Join Date: Mar 2006
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Wire sheaves are generally v-shaped in groove profile. V-shaped grooves will damage rope, and cause them to wear very rapidly. Rope sheaves are u-shaped in profile. Also, the wire sheaves may be too narrow, since generally, line of the same strength will be of larger diameter.
Generally, you'll be better off with high-tech, Spectra-core or Dyneema-core lines rather than wire for your halyards. The new high-tech lines have about the same stretch as the wire, but are far kinder on the hands and far lighter.
The winches, if they are reel-winches, which are wire-only.... will need to be switched out. Reel-winches are damn dangerous, and if you're not careful with them, they can hurt you pretty badly.
As for the mast top setup. The two lines led aft are the main halyard and the topping lift. Two of the lines forward are the jib halyard and the spinnaker halyard.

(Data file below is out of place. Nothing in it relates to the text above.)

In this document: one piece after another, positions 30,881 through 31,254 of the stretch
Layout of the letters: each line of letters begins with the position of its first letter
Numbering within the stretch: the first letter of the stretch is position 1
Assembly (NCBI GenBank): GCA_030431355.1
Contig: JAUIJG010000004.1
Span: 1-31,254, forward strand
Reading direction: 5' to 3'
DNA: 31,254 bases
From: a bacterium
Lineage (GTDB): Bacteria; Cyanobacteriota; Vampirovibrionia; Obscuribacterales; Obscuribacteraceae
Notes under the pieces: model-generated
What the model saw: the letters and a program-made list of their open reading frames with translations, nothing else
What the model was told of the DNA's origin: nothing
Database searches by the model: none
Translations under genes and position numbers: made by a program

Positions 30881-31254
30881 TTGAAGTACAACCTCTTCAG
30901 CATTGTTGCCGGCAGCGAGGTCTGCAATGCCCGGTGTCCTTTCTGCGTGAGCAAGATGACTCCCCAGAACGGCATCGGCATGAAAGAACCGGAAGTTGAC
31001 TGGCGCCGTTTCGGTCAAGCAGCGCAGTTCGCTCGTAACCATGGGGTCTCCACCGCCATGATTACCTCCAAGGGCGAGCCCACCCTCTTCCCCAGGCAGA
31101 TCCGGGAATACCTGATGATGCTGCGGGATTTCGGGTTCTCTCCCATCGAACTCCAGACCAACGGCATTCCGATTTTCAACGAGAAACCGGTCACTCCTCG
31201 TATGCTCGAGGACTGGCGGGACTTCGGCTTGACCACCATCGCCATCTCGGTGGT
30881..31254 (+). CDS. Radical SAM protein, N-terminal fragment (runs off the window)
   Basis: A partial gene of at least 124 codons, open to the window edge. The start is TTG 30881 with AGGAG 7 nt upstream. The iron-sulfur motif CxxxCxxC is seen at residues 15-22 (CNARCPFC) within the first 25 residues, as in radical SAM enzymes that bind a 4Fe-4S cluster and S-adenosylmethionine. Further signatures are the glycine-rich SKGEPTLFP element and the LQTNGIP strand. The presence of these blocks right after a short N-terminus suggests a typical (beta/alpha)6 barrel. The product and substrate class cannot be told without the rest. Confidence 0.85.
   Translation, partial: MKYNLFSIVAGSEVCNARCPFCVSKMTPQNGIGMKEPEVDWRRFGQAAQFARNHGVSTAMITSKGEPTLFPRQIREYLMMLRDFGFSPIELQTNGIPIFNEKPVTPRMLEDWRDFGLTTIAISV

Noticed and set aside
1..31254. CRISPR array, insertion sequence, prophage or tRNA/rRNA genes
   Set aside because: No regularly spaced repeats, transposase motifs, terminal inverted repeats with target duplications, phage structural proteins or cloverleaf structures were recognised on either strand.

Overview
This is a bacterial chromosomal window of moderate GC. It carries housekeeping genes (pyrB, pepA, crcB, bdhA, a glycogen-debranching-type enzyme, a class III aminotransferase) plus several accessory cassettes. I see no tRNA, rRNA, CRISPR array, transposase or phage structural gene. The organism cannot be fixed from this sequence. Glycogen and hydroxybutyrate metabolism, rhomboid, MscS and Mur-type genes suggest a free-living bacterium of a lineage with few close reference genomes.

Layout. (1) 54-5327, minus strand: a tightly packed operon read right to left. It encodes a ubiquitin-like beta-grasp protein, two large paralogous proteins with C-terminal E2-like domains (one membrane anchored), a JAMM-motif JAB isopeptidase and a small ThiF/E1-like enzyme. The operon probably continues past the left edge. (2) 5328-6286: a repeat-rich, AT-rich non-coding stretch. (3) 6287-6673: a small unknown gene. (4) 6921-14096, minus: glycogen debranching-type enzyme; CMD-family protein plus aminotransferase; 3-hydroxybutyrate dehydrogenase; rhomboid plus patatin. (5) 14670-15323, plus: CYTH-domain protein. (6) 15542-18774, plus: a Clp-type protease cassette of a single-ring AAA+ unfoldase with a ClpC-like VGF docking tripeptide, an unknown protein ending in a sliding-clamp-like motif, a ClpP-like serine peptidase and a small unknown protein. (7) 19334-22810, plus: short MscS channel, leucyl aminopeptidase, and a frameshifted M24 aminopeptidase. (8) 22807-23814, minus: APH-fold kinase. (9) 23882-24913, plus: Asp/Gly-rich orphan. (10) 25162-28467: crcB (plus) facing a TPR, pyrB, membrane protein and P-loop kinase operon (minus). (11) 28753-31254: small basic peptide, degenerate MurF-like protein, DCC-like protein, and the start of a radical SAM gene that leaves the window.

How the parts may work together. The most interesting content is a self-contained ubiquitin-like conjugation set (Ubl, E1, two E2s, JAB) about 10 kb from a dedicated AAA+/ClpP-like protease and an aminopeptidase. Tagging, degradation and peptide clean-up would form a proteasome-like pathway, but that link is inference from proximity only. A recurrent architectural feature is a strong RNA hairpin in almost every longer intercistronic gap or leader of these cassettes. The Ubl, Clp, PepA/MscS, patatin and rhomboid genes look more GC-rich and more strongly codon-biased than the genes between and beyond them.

The last one may be a topping lift for a spinnaker pole, but that is more likely the smaller block that is mounted facing fowards on the mast. If you had a spinnaker pole track mounted on the mast, the forward block one might be for a pole end uphaul/downhaul, and the mast-top would then be used as a pole topping lift.
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You know what the first rule of sailing is? ...Love. You can learn all the math in the 'verse, but you take
a boat to the sea you don't love, she'll shake you off just as sure as the turning of the worlds. Love keeps
her going when she oughta fall down, tells you she's hurting 'fore she keens. Makes her a home.
—Cpt. Mal Reynolds, Serenity (edited)
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